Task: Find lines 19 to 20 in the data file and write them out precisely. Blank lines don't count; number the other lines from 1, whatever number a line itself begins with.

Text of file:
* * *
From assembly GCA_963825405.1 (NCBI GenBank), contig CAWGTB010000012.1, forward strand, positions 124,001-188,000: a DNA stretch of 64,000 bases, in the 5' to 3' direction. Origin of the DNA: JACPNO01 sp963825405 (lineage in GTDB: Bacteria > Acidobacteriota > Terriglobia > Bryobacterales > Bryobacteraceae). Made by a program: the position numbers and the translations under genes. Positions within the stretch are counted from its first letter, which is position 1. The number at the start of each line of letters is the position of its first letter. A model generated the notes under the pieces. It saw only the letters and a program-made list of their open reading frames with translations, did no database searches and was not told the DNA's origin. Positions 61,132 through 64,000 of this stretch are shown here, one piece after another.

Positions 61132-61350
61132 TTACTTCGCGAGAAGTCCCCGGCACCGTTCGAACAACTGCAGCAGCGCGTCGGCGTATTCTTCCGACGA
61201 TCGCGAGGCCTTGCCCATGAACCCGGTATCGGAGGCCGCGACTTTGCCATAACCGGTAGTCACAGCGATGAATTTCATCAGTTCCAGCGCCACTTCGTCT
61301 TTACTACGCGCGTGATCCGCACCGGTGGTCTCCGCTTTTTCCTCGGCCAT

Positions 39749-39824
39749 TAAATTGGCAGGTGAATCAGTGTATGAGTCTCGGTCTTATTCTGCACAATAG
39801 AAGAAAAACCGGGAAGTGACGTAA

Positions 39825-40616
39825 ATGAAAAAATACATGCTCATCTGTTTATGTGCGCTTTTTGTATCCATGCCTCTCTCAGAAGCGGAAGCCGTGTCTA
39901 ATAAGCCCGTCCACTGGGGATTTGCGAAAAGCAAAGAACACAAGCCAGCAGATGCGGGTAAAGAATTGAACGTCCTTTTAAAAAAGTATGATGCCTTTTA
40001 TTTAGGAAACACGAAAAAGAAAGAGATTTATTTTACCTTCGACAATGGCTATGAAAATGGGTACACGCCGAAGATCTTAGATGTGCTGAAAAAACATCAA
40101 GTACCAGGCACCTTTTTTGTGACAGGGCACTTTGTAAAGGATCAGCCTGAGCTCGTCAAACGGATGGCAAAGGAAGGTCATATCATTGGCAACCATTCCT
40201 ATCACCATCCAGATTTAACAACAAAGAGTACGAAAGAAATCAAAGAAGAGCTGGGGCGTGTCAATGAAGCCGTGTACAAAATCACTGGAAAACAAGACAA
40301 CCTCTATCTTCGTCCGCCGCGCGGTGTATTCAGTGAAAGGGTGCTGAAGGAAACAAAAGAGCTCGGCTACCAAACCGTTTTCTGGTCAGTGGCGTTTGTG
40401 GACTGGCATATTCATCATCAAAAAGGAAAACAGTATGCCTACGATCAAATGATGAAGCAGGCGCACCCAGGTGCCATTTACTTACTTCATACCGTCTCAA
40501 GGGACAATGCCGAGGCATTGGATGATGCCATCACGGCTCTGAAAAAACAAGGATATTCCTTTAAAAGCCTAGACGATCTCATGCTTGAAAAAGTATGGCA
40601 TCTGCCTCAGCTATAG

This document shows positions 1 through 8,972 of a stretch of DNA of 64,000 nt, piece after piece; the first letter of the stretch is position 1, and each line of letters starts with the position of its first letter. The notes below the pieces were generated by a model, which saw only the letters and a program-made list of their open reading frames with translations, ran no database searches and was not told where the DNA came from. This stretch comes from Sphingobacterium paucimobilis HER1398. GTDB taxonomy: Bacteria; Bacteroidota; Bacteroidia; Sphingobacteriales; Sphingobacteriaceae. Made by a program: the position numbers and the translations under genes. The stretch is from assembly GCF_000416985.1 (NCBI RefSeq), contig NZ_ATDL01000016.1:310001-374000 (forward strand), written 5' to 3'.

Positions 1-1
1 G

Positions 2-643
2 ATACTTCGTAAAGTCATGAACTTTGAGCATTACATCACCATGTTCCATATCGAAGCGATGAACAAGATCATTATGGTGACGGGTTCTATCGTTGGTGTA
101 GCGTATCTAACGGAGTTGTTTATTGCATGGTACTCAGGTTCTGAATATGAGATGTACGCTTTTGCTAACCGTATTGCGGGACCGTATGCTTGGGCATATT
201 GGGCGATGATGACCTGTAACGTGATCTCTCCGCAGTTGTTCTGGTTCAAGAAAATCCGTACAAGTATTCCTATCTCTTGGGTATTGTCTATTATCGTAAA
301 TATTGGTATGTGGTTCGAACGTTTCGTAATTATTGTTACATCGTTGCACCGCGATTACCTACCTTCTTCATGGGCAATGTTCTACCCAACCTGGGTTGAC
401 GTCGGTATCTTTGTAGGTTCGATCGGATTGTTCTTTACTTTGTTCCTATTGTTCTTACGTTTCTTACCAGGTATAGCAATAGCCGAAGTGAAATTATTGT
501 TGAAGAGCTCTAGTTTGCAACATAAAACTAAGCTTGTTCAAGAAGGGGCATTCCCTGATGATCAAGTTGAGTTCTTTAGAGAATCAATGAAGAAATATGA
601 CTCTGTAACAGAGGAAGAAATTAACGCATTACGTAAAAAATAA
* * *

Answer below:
This document shows positions 1 through 8,972 of a stretch of DNA of 64,000 nt, piece after piece; the first letter of the stretch is position 1, and each line of letters starts with the position of its first letter. The notes below the pieces were generated by a model, which saw only the letters and a program-made list of their open reading frames with translations, ran no database searches and was not told where the DNA came from. This stretch comes from Sphingobacterium paucimobilis HER1398. GTDB taxonomy: Bacteria; Bacteroidota; Bacteroidia; Sphingobacteriales; Sphingobacteriaceae. Made by a program: the position numbers and the translations under genes. The stretch is from assembly GCF_000416985.1 (NCBI RefSeq), contig NZ_ATDL01000016.1:310001-374000 (forward strand), written 5' to 3'.

Positions 1-1